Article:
(61e) Direct Numerical Simulation of Viscous Forces Due to Liquid Bridge Formed Between Two Moving Particles | AIChE

(61e) Direct Numerical Simulation of Viscous Forces Due to Liquid Bridge Formed Between Two Moving Particles


Hashino, S. - Presenter, Osaka University
Washino, K., Osaka University
Chan, E. L., Osaka University
Matsumoto, T., Osaka University
Tsuji, T., Osaka University
Tanaka, T., Osaka University

In many particulate processes in
chemical engineering fields, liquid is often added to dry powder to improve
powder characteristics and ease powder handling. Examples of such processes include
wet agglomeration, particle coating and catalytic reaction. When relatively
small amount of liquid is dispersed in powder, liquid bridges are formed
between primary particles and bonding forces are exerted on the particles, i.e.
surface tension and viscous forces. In particular, viscous forces can
significantly influence the powder behaviour in a process since liquid
viscosity can vary many orders of magnitude depending on the applications.
Therefore, it is of paramount importance to accurately estimate the viscous
forces in order to understand the process.

Several viscous force models are
proposed in literature based on (a) the solutions of the Reynolds lubrication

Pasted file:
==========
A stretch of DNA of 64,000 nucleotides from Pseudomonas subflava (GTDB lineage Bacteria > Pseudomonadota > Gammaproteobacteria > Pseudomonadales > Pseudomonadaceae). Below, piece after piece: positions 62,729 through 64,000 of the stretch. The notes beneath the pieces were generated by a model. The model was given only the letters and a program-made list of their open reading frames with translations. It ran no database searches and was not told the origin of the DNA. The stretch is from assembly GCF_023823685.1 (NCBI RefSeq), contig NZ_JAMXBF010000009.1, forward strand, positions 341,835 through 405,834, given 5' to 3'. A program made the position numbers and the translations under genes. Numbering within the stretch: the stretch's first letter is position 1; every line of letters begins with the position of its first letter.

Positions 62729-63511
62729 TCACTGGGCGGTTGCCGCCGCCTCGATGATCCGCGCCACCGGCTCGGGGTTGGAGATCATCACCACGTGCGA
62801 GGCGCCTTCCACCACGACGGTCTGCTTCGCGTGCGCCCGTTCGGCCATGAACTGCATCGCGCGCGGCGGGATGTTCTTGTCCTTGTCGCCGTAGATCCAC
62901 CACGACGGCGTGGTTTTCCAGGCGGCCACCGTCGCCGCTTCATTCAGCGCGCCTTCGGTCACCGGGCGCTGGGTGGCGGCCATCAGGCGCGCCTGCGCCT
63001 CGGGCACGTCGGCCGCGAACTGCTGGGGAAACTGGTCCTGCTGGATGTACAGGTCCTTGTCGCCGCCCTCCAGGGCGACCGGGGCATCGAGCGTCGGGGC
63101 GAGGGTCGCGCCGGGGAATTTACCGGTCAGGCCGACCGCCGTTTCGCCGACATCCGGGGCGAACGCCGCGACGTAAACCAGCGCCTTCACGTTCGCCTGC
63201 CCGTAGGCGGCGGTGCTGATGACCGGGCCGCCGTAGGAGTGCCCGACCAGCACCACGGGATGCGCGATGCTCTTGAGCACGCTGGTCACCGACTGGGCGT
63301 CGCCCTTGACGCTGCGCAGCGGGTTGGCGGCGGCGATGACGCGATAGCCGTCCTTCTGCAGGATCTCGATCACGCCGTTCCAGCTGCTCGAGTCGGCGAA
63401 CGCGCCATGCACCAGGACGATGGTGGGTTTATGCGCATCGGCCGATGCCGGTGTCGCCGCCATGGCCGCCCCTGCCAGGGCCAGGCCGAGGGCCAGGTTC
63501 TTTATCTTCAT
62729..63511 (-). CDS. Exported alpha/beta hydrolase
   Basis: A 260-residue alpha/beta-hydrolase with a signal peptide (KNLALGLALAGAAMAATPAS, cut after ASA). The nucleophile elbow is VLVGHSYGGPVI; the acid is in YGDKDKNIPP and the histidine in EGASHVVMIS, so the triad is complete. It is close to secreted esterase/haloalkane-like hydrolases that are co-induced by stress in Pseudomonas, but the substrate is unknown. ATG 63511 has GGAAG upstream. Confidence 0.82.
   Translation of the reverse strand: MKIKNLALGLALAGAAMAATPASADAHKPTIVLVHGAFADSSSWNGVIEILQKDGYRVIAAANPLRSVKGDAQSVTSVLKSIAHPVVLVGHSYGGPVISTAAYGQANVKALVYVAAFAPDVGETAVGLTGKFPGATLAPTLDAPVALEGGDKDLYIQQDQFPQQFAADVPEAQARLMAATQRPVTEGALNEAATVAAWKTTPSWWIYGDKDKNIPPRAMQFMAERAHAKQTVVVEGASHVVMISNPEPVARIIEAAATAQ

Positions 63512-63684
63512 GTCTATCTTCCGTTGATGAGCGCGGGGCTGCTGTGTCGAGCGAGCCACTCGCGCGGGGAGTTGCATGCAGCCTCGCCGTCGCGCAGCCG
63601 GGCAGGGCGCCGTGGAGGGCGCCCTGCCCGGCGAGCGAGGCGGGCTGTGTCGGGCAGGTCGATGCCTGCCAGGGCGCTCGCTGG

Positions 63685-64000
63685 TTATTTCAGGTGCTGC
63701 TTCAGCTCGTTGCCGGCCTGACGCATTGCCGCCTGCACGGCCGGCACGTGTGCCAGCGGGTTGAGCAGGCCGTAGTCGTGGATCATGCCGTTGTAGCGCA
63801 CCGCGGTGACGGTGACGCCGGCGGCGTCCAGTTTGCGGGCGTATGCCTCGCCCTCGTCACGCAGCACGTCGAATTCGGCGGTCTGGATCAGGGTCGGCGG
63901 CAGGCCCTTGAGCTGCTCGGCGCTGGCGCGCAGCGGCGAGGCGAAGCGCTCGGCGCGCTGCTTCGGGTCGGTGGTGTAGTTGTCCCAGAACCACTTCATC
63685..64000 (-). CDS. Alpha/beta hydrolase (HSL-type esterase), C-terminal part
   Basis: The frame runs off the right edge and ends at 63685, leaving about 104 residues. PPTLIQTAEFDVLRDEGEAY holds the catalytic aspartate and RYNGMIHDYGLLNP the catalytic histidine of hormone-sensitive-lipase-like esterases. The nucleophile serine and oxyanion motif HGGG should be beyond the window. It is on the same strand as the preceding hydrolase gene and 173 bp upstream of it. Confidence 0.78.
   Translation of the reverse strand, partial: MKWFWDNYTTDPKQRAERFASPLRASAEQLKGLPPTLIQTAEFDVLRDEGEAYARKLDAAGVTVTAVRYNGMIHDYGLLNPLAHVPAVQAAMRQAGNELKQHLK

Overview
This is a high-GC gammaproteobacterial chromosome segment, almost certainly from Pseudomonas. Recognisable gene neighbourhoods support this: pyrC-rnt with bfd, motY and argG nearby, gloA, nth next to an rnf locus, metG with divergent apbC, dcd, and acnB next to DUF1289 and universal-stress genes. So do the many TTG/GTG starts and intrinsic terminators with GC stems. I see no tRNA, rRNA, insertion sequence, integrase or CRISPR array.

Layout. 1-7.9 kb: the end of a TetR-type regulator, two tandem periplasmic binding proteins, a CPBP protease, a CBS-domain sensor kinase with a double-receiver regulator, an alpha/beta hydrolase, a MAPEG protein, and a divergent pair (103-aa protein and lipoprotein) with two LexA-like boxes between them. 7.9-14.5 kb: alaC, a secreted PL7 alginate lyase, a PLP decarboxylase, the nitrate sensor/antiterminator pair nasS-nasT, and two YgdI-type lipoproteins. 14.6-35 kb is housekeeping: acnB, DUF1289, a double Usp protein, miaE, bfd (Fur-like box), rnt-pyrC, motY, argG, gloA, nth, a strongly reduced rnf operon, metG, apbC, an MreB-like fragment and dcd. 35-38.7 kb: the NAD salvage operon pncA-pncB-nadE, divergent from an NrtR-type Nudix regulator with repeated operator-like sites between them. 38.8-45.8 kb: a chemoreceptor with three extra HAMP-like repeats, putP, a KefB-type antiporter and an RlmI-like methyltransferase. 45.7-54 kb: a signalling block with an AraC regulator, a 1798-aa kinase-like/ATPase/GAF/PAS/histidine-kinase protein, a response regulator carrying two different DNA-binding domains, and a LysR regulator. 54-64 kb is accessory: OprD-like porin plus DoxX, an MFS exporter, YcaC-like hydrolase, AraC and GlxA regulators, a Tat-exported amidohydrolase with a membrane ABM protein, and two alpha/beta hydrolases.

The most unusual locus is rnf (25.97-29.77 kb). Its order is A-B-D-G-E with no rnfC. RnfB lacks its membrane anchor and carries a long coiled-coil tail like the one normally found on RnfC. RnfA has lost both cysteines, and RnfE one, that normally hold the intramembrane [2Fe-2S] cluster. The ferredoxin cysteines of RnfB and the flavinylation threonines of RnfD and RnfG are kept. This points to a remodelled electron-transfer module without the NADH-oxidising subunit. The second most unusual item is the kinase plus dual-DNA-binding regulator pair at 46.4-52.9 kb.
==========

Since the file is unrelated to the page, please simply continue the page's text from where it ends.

equation and (b) asymptotic solutions of the Stokes equations. It is shown that
these models can estimate viscous forces comparable to experimental
measurements when the inter-particle separation distance is sufficiently small.
However, the accuracy decreases drastically when the separation distance
increases. Therefore, there is a need to derive more accurate viscous force

In the present work, liquid bridges
between particles are directly simulated using the Volume of Fluid (VOF) method
with dynamic mesh as shown in Figure 1. It can be observed that the pressure
distribution obtained from simulation is in good agreement with that obtained
from the solution of the Reynolds lubrication equation when the separation
distance is small (Figure 1a), whilst the difference becomes significant when
the separation distance becomes large (Figure 1b). The forces exerted on the
particles obtained from the simulations are then used to derive an improved
viscous force model.

Figure 1
Pressure distribution between particles; (a) small separation distance case and
(b) large separation distance case. Dashed line presents the solution of the
Reynolds lubrication equation (J. Colloid Interface Sci., 231, pp 26-31,


Viscous force; Liquid bridge; Direct Numerical Simulation;
Volume of Fluid (VOF) method